Do this today, if you think outside mirrors are a drag

John K

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Remove mirror allows for a side gun mount… just saying


Or…mount for the laser wipers and cars who stay in the blind spots.
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John K

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Imagine being able to laser etch door panels on the cars driving next to you. 😈
 

Salty_Cobalt

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Posted a comment in favor.

Comment was as follows:


This comment is in response to Docket No. NHTSA-2019-0082.

I believe that the NHTSA should create a standard for automotive OEMs to allow for implementation and use of camera systems to replace traditional mirrors. There are several reasons as to why I feel this is a good idea. Some of which I have listed below:

1.Increased passenger safety
-Because of the advances in computer vision used by many ADAS systems provided by OEMs, I believe having a digital representation of a driver's field of view can only enhance the safety capabilities if and when it is included in the safety system evaluations that ADAS software perform. Once implemented, this may prevent some drivers from making mistakes that would normally cause property damage, bodily harm, or loss of life. With digitized imaging brings the capability for computer systems to constantly evaluate the vehicles surroundings and make the driver aware of things that may otherwise go unseen by a driver with a traditional mirror system.

2. Enhanced Visibility
-Many OEMs choose to prioritize form over function, and as such there are many vehicles on the road that have large "blind spots" that are caused by the design of a vehicles B, C, and D pillars. Sometimes mirrors are enough to overcome these obstacles, but many times they are not. having a camera based system for mirrors allows the focal viewpoint to be from an ideal location for the design of a specific vehicle, and to present that view to a driver in a location that is easier to see without having to turn their head and/or body (Taking their eyes off of the road) to try to see around vehicle pillars when attempting to maneuver through traffic. Additionally, at slow speeds, when attempting to navigate in tight spaces around objects, or when hauling a load with a larger vehicle (Truck/SUV), can provide further visibility around the load being pulled thanks to the capabilities of cameras and where they may be able to be placed as a vantage point.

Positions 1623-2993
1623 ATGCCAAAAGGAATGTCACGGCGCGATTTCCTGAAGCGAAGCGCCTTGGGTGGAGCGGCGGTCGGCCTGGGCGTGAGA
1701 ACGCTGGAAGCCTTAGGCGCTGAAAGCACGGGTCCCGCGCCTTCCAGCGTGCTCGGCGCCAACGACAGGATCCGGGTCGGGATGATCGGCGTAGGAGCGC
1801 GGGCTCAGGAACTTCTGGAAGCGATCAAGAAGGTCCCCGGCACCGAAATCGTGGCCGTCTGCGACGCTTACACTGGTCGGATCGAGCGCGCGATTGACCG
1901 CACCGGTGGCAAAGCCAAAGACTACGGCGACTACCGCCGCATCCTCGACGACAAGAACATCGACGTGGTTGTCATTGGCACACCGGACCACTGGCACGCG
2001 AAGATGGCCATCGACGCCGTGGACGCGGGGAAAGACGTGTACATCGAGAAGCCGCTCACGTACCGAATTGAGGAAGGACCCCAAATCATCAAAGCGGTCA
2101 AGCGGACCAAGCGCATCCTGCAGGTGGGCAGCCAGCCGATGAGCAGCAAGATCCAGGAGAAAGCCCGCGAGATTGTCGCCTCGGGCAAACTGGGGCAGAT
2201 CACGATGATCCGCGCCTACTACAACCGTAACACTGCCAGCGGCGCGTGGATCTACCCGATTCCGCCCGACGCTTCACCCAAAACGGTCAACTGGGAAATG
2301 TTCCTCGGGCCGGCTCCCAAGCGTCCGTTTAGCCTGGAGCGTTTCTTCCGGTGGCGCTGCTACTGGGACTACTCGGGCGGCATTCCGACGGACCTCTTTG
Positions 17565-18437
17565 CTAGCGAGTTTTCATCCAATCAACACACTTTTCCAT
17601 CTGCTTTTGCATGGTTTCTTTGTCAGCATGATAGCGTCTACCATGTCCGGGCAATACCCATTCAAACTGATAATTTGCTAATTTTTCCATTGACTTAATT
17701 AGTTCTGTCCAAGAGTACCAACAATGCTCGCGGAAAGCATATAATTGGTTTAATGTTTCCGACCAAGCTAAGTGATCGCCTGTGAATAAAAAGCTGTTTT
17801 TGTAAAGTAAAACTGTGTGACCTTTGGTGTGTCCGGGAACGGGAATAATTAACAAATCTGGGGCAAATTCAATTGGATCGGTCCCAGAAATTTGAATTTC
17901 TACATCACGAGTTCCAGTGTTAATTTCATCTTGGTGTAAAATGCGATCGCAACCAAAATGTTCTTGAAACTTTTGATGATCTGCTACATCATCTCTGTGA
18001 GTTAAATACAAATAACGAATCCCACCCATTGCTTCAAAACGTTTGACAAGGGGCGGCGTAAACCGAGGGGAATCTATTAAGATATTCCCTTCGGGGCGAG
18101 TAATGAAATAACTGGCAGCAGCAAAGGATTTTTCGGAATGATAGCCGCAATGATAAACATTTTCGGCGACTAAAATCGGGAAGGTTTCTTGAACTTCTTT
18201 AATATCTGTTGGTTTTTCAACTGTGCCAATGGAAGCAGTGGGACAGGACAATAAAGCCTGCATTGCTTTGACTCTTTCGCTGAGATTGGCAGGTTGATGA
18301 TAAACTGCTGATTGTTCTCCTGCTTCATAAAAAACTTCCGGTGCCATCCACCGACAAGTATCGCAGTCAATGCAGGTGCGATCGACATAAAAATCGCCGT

3.Increased fuel efficiency
-Traditional side view mirrors create drag on a vehicle decreasing efficiency and performance. With the automobile marking seemingly moving toward electric vehicles, this is especially important, as drag can have a compounding negative effect on range. Even so, with traditional fuel powered vehicles, the decreased efficiency equates to requiring more fuel to be used, thus producing more harmful emissions that have huge negative effects on both people and the planet as a whole. More efficiency also equates to a better experience for consumers as they will need to spend less money to provide fuel/electricity for their vehicles in order to go the same distances in comparison.This could have an extremely large cost savings from a personal, governmental, and global perspective when looked at en mass.

4. Other benefits not yet understood.
-Just as most people couldn't imagine the software driven world we live in today just 30 years ago, so is it that I believe it will be in the future. As new technologies come to market, the ways in which camera and software capabilities may be used to enhance the driver experience and safety factor may not yet be knowable. These potential advancements however, can only be made if there is reason for the market to invest in the possibility of making them. While this seems to have occured in Europe at this time (As cameras are permitted to be used in lieu of side mirrors in certain countries), the US seems to be unwilling thus far to allow the regulations to be changed. Without doing so, I feel that companies will not feel there is a cost benefit in researching how our experience might be improved. As a consumer, I would like to see this changed, and as an American I don't wish to fall behind from a technological perspective to outside competitors.

It is for these reasons, and many other small ones (ie;saving road bicyclist some additional space when sharing the road, increased aesthetics, etc.) that I believe this matter should be passed and regulations established.